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Last updated on April 19, 2014 at 1:20 EDT
Antarctic Peninsula
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Antarctic Peninsula

January 20, 2006
One of the first images taken by Envisat, ESA's Earth observation satellite.

ASAR image of 18 March 2002, MERIS image taken on 23 March 2002. Scientists estimate that the Larsen B ice shelf, which collapsed in spring 2002, had been stable since the last ice age 12 000 years ago ice dynamic studies suggest it will take several hundred years of colder weather to completely rebuild it.

What is more likely is that warming will continue, possibly reaching further south to affect the so-far stable Larsen C Ice Shelf. Envisat is particularly well suited to continue observing this remote, usually cloud-covered region. This combined ASAR and MERIS image shows cloud cover over the Peninsula, and how the ASAR pierces through it for weather-independent observation of the ice shelves.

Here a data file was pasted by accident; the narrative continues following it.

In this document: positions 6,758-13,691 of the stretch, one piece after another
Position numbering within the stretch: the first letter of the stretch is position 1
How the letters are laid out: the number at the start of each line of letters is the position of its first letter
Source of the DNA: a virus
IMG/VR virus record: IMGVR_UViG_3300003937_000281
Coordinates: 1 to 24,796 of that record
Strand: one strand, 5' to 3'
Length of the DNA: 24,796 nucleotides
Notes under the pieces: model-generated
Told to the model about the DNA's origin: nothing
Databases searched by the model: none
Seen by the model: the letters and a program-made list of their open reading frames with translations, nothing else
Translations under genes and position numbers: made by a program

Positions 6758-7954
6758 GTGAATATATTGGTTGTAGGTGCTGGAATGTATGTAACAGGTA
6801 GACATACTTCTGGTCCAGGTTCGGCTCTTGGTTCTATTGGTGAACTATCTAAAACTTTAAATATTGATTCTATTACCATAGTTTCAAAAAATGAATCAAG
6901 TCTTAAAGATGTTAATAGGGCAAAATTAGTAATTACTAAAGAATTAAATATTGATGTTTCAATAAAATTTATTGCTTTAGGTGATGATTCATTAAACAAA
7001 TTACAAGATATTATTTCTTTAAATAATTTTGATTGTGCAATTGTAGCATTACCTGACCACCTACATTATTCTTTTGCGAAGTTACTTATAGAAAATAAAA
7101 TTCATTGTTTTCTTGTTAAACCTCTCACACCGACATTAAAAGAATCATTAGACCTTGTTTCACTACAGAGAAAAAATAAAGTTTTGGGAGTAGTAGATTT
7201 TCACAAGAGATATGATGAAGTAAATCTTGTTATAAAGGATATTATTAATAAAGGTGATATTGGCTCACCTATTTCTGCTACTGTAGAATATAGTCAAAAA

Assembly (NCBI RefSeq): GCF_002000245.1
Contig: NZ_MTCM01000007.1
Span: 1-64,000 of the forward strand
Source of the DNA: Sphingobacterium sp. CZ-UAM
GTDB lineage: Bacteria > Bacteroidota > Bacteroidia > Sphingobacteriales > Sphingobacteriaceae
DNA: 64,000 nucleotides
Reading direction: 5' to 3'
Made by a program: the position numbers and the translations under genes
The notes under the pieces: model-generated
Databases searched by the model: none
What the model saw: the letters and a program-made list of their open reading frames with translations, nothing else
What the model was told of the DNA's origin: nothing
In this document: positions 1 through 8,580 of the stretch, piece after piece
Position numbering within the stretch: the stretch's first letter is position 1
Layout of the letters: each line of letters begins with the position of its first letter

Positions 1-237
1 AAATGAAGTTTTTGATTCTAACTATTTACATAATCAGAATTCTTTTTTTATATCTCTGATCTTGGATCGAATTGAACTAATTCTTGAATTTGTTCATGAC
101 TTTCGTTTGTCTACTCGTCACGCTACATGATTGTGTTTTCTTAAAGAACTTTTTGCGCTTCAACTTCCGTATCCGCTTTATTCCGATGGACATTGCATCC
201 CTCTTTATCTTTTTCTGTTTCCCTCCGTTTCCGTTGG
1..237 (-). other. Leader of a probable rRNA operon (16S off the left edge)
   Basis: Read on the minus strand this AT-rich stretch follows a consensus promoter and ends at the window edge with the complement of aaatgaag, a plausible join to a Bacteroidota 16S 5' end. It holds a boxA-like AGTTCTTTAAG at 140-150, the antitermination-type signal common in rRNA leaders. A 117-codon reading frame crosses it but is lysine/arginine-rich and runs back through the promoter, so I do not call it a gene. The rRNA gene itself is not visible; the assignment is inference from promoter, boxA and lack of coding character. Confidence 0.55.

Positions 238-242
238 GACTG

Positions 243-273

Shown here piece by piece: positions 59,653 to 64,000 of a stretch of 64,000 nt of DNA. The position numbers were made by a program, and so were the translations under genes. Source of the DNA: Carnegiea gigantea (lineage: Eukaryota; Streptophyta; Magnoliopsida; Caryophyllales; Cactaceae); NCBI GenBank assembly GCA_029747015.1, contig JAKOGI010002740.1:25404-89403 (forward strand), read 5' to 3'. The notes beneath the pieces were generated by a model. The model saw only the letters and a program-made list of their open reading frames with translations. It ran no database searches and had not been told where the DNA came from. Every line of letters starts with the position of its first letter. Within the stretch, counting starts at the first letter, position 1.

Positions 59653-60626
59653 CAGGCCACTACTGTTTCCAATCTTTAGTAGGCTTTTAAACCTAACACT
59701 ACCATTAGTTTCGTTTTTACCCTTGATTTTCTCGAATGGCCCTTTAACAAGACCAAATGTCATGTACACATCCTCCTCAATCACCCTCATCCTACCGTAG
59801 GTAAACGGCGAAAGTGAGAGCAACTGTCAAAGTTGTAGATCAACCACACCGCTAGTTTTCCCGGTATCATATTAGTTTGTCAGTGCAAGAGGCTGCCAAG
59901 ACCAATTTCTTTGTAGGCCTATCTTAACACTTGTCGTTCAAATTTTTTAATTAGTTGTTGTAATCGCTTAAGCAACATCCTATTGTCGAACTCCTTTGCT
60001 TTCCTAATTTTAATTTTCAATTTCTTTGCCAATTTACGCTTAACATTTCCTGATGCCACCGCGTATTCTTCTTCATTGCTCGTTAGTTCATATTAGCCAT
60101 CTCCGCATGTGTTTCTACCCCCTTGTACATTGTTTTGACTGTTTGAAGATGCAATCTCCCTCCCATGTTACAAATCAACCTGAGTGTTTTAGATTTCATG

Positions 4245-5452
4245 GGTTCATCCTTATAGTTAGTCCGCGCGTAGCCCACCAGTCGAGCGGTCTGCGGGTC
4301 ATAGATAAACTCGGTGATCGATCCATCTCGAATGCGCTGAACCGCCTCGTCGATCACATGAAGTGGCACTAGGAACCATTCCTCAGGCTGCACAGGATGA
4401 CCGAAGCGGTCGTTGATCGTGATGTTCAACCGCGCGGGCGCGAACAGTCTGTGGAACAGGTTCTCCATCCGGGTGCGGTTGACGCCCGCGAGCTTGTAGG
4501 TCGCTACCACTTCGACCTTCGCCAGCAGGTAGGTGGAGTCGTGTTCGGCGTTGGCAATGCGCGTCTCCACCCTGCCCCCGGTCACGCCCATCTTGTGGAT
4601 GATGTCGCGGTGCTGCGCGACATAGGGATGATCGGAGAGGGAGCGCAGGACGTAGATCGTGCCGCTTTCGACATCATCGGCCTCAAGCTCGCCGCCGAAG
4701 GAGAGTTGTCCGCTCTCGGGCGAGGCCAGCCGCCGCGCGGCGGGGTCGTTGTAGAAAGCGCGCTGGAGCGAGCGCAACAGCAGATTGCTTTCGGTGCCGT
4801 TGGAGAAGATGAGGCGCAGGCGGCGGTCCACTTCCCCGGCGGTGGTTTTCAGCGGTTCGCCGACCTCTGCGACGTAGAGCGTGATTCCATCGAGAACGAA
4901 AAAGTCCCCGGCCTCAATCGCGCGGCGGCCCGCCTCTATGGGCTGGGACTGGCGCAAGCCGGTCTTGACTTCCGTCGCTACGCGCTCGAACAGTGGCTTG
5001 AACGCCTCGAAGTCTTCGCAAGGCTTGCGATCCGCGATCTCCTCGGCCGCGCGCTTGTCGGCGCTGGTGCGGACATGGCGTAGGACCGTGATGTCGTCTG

Existing ice shelves can also play an important role for the production of deep water known to take place in the Weddel Sea. "These regular observations with ASAR are therefore essential for the understanding of ice shelf dynamics, its retreat and subsequent influence on convective overturning and deep water formation, which are key processes for global ocean circulation" explains Prof. J.A.Johannessen of the Nansen Center in Norway.

Technical Information:
  • Satellite: Envisat
  • Instrument: ASAR
  • Acquisition: 18-Mar-2002
  • Orbit nr: 00250
  • Center coordinates: lat. -64.50, lon. -60.00